Backster: Wearable Tracking and Visual Feedback of the Torso
Humans typically have difficulty accurately judging the position and orientation of their body, leading to incorrect self-evaluation of form while performing specific tasks such as exercises or stretches. Sports and fitness related injuries often occur because of poor form or incorrect positioning of the torso. Current motion tracking solutions either cannot be implemented easily and cost-effectively in a recreational environment or do not provide high enough accuracy to be useful.
Backster is a shirt that tracks the movements of the user’s torso via six absolute orientation sensors. The system gathers data and then processes it into a real-time computer model of the upper body to allow the user to better understand their form during various exercises, thus allowing them to correct and learn as the exercise is performed. The shirt is washable and the sensors are repositionable to allow for an accurate and individualized experience suitable for a multitude of body types. Additionally, Backster connects to a computer via Bluetooth to ensure full range of untethered motion and ease of use.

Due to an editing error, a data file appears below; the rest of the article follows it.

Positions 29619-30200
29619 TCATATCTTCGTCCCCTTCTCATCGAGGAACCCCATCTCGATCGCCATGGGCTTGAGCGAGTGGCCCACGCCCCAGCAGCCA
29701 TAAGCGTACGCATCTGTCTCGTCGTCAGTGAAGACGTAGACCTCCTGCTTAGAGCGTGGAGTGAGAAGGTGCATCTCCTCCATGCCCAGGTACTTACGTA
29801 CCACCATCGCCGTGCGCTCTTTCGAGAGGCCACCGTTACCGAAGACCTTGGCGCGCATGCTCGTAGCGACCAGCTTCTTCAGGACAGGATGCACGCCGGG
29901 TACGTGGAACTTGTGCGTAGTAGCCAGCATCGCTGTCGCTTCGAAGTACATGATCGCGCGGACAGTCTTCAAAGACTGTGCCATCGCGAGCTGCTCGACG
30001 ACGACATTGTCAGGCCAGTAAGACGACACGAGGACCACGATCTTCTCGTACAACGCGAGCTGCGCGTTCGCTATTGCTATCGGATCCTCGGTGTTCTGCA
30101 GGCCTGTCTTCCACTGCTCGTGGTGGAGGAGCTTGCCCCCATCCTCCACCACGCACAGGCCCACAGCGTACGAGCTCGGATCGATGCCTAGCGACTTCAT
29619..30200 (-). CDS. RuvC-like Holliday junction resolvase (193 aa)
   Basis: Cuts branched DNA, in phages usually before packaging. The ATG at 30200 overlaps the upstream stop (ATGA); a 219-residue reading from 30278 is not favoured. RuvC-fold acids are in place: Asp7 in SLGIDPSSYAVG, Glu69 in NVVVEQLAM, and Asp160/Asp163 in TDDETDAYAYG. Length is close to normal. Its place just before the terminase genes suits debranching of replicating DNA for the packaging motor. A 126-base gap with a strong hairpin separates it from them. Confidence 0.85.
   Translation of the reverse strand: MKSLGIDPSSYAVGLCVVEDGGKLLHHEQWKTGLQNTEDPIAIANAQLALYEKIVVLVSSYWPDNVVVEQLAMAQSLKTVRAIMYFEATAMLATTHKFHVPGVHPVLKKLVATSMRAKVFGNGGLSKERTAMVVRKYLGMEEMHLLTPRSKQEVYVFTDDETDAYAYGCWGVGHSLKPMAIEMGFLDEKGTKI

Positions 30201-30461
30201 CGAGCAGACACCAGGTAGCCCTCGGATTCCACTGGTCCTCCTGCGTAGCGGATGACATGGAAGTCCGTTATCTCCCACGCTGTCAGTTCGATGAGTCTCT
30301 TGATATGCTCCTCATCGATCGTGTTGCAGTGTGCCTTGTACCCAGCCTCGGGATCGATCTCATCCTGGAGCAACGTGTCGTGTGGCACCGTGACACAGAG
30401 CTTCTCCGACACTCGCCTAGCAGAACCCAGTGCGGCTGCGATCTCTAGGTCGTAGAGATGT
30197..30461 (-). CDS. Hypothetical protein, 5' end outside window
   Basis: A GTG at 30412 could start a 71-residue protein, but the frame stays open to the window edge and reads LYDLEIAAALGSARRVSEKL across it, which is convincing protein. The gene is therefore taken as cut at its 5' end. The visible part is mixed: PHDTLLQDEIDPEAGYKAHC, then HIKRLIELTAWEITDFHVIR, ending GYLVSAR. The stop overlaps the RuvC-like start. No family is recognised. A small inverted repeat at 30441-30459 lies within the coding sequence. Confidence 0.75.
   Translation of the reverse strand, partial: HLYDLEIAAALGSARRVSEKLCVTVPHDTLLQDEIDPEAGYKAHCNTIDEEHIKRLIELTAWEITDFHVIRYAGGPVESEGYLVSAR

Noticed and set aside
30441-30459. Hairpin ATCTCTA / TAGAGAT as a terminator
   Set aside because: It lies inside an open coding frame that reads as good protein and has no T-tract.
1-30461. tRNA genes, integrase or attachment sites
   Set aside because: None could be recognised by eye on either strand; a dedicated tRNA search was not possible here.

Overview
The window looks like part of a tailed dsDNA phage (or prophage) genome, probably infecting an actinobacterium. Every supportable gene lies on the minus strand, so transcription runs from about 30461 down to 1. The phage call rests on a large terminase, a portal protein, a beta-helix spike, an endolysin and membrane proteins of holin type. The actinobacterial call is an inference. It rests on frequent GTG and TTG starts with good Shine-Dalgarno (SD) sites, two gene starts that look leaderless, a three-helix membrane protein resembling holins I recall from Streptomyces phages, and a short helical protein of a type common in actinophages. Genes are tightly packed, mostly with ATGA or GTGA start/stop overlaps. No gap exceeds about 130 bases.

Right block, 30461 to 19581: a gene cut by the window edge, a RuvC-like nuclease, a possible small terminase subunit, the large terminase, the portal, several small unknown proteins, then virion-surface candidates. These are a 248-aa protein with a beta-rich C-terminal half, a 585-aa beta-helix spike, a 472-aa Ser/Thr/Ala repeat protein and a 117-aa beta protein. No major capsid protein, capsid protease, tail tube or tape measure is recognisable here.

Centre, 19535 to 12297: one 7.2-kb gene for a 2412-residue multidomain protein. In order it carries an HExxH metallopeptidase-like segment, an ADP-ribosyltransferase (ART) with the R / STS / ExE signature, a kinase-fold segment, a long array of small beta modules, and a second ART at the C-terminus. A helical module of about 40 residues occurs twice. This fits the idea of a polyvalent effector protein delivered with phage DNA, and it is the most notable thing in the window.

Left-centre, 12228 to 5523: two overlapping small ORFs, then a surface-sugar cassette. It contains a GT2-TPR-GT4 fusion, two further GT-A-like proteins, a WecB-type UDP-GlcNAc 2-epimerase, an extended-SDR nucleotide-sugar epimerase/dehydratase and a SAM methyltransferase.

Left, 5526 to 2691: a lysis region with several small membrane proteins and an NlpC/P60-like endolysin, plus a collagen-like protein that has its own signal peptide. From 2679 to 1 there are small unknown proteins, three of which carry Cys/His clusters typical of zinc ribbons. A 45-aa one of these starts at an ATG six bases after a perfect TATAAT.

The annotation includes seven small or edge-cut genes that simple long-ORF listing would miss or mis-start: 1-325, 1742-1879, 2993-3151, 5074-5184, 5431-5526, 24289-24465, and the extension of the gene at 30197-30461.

For select exercises, the system models not only the torso but also an idealized target pose of the spine and shoulders to provide an exercise-specific goal for the user. Comparison tests between Backster and a camera motion capture system showed less than two and half degrees deviation on average. Backster is a lightweight, inexpensive, and accurate wearable tracking system with applications ranging from physical therapy to personal fitness. Team Spinal Map is comprised of Elyse Chase, Kevin Crossley, Sterling Graham, Nancy Linxuan Fang, Marshall Pritt, and Alysha Singh and is advised by Dr. Bruce Kothmann.
Overall, this project received the Francis G. Tatnall Prize Winner for an outstanding project showing ingenuity, proficiency and usefulness from the Mechanical Engineering and Applied Mechanics Department at the University of Pennsylvania. Afterwards, we went on to compete at the School of Engineering and Applied Science competition were awarded first place.